When we chanced upon the lineup for this year’s Estuary Festival, we were impressed to say the least. In lieu of our own attendance – due to a preexisting engagement with The Good Life Experience – we sent some trusted CBTR delegates down to the Thames Estuary and eagerly awaited their feedback. Today’s writeup comes from Ben McCormick; expect further reportage from Luke Turner some time in the near future.
Brackish water carrying the silt of several centuries billows around the boat as we stand around gazing into its murky depths and contemplate our own deaths by drowning. We are barely afloat aboard the Avante, a tiny vessel of questionable seaworthiness, tethered to dry land by a flimsy yellow rope tied to an ancient, dilapidated iron structure that juts out into the river. As the current manoeuvres the little boat according to its whim, we stand almost motionless at the stern, headphones cancelling out most of the sound and instead playing us an extremely precise and well-researched description of what would happen to our bodies if we were to drown. It’s eerily fascinating and horrifying in equal measure. The softly spoken voice enthusiastically reads out the stages of watery decay in what sounds for all the world like a cross between a children’s television announcer and a Bond villain going into typically bloodthirsty detail about the spy’s forthcoming demise (from which he’ll obviously escape).
We are not suicidal, neither are we taking part in some bizarre aquatic ritual. We are witnessing French and Mottershead’s immersive (thankfully not too immersive) piece Waterborne that’s taking place at Estuary ‘16 – a three-week long arts and literature festival based on either bank of (and sometimes actually on) the lower reaches of the Thames.
It’s a uniquely unnerving experience but for some reason, as we disembark on the north bank at the Grade II listed Tilbury Cruise Terminal, all those who have been through it appear uplifted. Perhaps thankful they haven’t drowned, but definitely enriched by what is a genuinely remarkable piece.
Throughout the weekend, visitors have been treated to a whole raft of slightly unusual but evidently rewarding performances, talks, tours, films and installations. Much of what this festival is about – perhaps unsurprisingly given the author is its curator – is woven throughout Rachel Lichtenstein’s Estuary: Out from London to the Sea, which was launched in the cruise terminal main hall on the Saturday. This fascinating book, awash with poignant, life-affirming tales, intricate detail and striking imagery, documents the history, geography, nature and people that have shaped the ever-changing landscape here. And it does this most brilliantly through the eyes of those whose stories bring depth and character to what is often a bleak and desolate place.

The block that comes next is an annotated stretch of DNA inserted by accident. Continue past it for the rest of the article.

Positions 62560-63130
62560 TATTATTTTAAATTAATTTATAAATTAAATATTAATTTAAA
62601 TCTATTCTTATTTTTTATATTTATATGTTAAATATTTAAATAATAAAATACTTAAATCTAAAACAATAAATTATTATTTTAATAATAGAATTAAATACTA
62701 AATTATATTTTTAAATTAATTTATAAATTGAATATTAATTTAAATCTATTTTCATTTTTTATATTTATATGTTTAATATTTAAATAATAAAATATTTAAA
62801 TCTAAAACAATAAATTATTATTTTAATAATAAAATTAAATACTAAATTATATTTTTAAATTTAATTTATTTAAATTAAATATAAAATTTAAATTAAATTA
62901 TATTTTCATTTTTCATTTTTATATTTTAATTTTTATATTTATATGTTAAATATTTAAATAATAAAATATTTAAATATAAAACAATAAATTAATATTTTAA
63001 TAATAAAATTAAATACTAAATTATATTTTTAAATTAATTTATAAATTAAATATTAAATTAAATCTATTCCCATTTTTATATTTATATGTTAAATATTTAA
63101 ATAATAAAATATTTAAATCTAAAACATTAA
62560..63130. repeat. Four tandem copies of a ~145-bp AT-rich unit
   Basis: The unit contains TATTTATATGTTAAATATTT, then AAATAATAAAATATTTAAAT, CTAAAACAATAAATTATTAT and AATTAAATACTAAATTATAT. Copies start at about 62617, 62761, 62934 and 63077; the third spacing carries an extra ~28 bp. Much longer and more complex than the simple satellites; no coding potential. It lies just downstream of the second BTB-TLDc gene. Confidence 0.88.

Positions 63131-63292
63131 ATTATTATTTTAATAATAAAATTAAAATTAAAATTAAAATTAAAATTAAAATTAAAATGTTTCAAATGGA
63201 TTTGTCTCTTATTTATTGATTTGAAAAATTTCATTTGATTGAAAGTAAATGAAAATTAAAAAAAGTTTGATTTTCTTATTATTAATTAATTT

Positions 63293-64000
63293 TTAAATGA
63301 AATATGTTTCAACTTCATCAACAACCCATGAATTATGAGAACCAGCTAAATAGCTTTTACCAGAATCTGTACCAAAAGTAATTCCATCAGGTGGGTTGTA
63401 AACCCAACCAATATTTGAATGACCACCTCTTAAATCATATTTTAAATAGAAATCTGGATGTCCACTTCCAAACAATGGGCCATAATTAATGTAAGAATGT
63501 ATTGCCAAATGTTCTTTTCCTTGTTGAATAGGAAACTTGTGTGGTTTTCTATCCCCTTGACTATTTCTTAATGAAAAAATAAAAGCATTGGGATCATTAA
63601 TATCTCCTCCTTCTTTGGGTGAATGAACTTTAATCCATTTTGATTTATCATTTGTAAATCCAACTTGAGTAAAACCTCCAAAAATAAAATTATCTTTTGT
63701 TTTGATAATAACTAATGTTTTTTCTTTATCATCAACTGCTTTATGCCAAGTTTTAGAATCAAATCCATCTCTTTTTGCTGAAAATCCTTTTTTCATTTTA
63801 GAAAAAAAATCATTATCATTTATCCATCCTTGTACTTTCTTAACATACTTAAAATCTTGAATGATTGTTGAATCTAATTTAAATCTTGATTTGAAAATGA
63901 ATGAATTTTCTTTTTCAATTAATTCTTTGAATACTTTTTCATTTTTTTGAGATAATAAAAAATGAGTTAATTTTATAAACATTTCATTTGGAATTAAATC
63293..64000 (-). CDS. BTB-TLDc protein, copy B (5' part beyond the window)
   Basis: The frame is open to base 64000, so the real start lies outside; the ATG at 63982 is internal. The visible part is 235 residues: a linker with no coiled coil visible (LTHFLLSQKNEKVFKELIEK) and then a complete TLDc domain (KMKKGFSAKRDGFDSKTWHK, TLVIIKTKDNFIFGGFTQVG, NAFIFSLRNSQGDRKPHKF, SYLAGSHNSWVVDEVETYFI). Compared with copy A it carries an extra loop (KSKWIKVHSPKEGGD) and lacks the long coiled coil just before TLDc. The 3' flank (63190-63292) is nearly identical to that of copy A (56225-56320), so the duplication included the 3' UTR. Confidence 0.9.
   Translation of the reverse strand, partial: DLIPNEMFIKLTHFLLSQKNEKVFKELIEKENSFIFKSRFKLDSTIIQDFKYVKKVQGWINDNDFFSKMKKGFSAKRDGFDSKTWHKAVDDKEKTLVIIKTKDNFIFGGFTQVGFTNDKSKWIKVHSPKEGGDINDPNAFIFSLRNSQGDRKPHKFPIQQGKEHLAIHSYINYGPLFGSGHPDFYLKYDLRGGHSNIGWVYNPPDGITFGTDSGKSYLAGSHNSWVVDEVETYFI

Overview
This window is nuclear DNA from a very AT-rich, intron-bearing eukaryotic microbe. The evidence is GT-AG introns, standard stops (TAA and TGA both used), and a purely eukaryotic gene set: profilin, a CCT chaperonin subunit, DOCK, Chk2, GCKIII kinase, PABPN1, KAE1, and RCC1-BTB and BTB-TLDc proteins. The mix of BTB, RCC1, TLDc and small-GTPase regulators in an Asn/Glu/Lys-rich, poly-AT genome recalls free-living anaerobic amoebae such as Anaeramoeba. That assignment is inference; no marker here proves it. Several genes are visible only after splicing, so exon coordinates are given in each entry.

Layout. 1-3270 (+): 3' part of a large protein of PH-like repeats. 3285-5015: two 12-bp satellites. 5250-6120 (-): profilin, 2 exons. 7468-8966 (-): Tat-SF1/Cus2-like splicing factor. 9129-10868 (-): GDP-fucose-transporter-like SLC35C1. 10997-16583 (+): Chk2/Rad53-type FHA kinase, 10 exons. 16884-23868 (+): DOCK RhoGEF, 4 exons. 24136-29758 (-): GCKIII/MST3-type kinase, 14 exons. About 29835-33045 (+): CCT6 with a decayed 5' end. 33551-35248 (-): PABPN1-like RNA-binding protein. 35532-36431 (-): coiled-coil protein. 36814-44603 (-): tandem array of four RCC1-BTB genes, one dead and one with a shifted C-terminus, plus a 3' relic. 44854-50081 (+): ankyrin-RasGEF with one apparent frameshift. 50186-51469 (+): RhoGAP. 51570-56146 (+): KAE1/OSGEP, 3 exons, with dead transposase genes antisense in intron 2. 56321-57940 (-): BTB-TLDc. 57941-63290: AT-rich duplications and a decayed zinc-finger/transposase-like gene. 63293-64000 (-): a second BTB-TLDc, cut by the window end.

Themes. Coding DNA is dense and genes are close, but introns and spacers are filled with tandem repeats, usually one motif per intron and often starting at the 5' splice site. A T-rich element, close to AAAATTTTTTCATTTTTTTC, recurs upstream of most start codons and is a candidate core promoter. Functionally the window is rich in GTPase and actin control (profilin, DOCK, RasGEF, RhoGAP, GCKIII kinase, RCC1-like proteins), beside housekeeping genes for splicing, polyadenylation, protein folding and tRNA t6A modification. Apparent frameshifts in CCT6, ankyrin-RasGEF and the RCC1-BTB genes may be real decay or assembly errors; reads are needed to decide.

Some of those voices are present at the festival – not only those included in the book, such as Prince Michael of Sealand, Stephen Turner and Jane Dolby – but also cohorts of past and present dock workers, their families and others who live and work along the banks of this huge waterway.
It’s perhaps something of a programming masterstroke that the festival is scheduled on the same weekend as the Port of Tilbury Open Days. That great piece of timing ensured a vibrant mix of voices – from the urbane, middle class patter of the typical arts festival attendee to the more brusque, estuarine brogue of local people keen to nosey around the port but also happy to lap up the audio-visual treats scattered liberally throughout the terminal building.
These included Mnemosyne – a captivating film installation projected on a huge screen in what must once have been a ticket hall – telling the story of postwar immigrants to the UK (who would have disembarked near here). Classic Greek poetry is unlikely to be what many expected to encounter on this open weekend. The same can be said for Ghost, a kayak designed to ferry people to ‘the island of the dead’, brought to life through a wooden canoe suspended from the ceiling of the same hall and a disorienting video installation inside what seems certain to have once been the ticket office.
But it’s out on the river where the real joy of this festival is to be had. Cruises took boatloads on tours around the Tilbury Docks area, the Duchess ferried festival-goers to Gravesend and back and a former lighthouse boat (LV21) housed art installations that appealed to all comers. Onboard were flag-making workshops with artist Katrin Albrecht, Dan Thompson’s captivating Empire and Arcadia reading room and radio documentary maker Cathy FitzGerald’s What the River Told Me. This installation uses estuary water to receive sound broadcast from Gravesend and features short accounts from a series of everyday people who visit the river’s edge. Truly moving accounts that include a Scottish widower who remembers his deceased wife by the river, an older woman describing the exhilaration of swimming in the sea and a retired man whose dreams of going to sea were never realised, so he lives the mariner’s life by eavesdropping on radio transmissions from the ships and river authorities.
It’s Waterborne that really steals the show. It’s the audio equivalent of communing with the fishes (and other interested feeders) in a canal, river, estuary and out to sea over many years; a forensic journey along the very waterways brought to life in Lichtenstein’s book. And a uneasy yet thoroughly compelling reminder of how interconnected we all are.
Ben is currently writing a book about London pubs. Keep tabs via his website.